Renny Smith hustles into his Western Skins clothing store every day with enthusiasm, usually wearing the very same clothes he sells to his customers. Smith opened Western Skins, 5054 W. Madison, in 2001. The store, celebrating its fifth anniversary this year, has found a niche in a community more accustomed to clothing stores selling sports jerseys and gym shoes rather than cowboy boots and leather chaps.
Smith’s uncle, a member of the Black Cowboy’s Association, inspired the idea for the store.
“He would always speak fondly about his love for the horseback-riding lifestyle,” Smith said of his uncle, who would also say that Western clothes “never go out of style.”
Though conventional wisdom might conclude that African Americans aren’t too keen on Western apparel, the style, Smith said, has roots in black culture. As early as the 19th century, black cowboys were among the frontier settlers in the old West. Black ranchers?”who were the original cowboys?”made a significant impact on American agriculture as well, said Smith.
Western Skins emphasizes all these points, while allowing patrons to purchase clothing at a relaxed pace.
The look of the old West
The dcor of the store could be described as rustic. With polished oak walls and a brick fireplace, it exudes the ambiance of a Western saloon, with wagon wheels dangling from above like ceiling fans. There’s also a poster of Bill Pickett, a black rancher and rodeo star of the late 1800s, hanging behind the counter, along with decorative belt buckles behind the display case, and deer horns directly above the fireplace.
The homburgs along the wall, mannequins dressed in jeans, chaps and ankle low skirts in the window, all very much reflect Smith, generally a conservative, church-going man. But he also has a another guilty pleasure: riding motorcycles?”without a helmet.
“Well, my girlfriend gets on me about that because she’s afraid for my safety,” said Smith. “I promised her I would get a slower motorcycle, but I just love speed.”
Smith said his clientele consists primarily of older African Americans residing on the West Side.
Some, he said, are admirers of cowboy boots or rimmed hats. Others, Smith said, are motorcycle enthusiasts looking for leather goods. Still others are “steppers” looking for unique boots that will distinguish them from the crowd. There are also the occasional high school seniors, male and female, looking for alligator skinned boots to wear to the prom.
“I design some of the clothes and also have vendors I work with statewide and overseas,” said Smith. “I can specially make certain clothes for customers as well. For example, if a customer has a pair of beige suede boots and wants a vest to match it, it can be made for the customer.”
Smith recalled one customer; a cowgirl (Smith refers to some of his customers as cowboys and cowgirls) who shortly after purchasing a pair of his boots had her foot impaled by a metal rod, and was rushed to the ER.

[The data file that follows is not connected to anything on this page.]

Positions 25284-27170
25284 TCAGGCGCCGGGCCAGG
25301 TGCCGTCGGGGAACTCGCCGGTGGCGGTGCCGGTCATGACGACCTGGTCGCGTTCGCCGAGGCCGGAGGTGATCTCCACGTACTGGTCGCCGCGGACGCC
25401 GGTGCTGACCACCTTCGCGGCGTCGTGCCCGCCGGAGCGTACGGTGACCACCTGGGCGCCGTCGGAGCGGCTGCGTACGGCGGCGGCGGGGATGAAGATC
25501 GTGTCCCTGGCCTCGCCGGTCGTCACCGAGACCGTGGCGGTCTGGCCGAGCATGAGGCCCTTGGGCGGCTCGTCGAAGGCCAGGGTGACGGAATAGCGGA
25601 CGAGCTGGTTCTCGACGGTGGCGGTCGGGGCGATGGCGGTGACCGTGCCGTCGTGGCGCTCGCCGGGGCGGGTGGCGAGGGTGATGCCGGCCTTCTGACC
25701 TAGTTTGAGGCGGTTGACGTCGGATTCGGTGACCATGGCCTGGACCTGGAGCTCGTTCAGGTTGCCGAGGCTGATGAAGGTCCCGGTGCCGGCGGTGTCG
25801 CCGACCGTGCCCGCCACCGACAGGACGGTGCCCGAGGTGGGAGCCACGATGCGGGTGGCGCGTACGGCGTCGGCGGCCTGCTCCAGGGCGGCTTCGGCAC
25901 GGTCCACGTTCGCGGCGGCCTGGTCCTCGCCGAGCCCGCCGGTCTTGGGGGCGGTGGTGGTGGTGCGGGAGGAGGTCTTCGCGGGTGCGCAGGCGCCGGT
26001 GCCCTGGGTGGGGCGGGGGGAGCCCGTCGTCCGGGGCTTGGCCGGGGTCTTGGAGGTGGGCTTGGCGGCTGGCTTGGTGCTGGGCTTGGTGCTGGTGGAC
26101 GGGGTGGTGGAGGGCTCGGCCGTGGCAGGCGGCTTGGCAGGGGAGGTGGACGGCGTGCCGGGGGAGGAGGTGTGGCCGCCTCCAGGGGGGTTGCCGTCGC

“Once there, the doctor wanted to cut the boot off to free her foot, but she protested, ‘These are brand new boots!’ She wiggled her foot to re-open the wound just so that the boot could be removed without harming it.”
But the rod ruined the boots anyway.
“Well, she was able to have them repaired,” said Smith. “I always thought it was so funny that she loved those boots so much she would face searing pain rather than discarding [them],” said Smith.
This rough-and-tumble nature is true of many existing ranchers who prefer the company of horses and cows in the country, Smith said. But there are those who love wearing the clothes yet remain unaware of the black cowboy experiences and contributions to society, Smith confessed.
“I would say many customers, especially younger ones who are not cowboys, are unfamiliar with the historical significance of them. I myself want to do more to promote the importance of knowing about the black cowboy movement that actually began even before slavery,” said Smith. “I wanted to include a cowboy tribute pictorial within the store to commemorate the many great ranchers, like Bill Pickett, so that people get the historical relevance as well as great boots.”
Before launching the store, Smith, a 1998 Hampton University grad, worked for six years as a computer technician with the Illinois Department of Human Rights after college. While working full-time there, he opened Western Skins.
“[It] required a great deal of time and energy as well,” Smith recalled, acknowledging the support received from his family.
“I was fortunate to have family members like my aunt and grandmother work in the shop when I was unavailable. They have always been very supportive of my goals,” Smith said.
He took a buy-out from the Human Rights Department two years ago when a division of the department he worked in faced a financial crunch. He used the extra time and money to devote himself full-time to the shop. Since then, Western Skins has prospered in Austin, and word has spread throughout the West Side.
Smith has shared his story with the likes of ABC-7 News, discussing the shop and reaching out to a larger clientele.
“Originally, it was 100 percent black because it was so expensive to advertise on television and radio,” Smith recalled. “However, I was eventually able to advertise in more of the surrounding media outlets, and it did have a positive impact on the face of my customer base.”
Now, the ratio is about 80 percent black, 15 percent white and 5 percent Hispanic, estimates Smith, who said in the next five years, he hopes to open other locations throughout the country.
“I wouldn’t mind opening a shop in, say, California because I love to travel,” said Smith. “It would give me great pleasure to be able to expand Western Skins to a variety of new vistas.”
For more information about Western Skins, call 773/378-0833 or visit www.westernskins.com.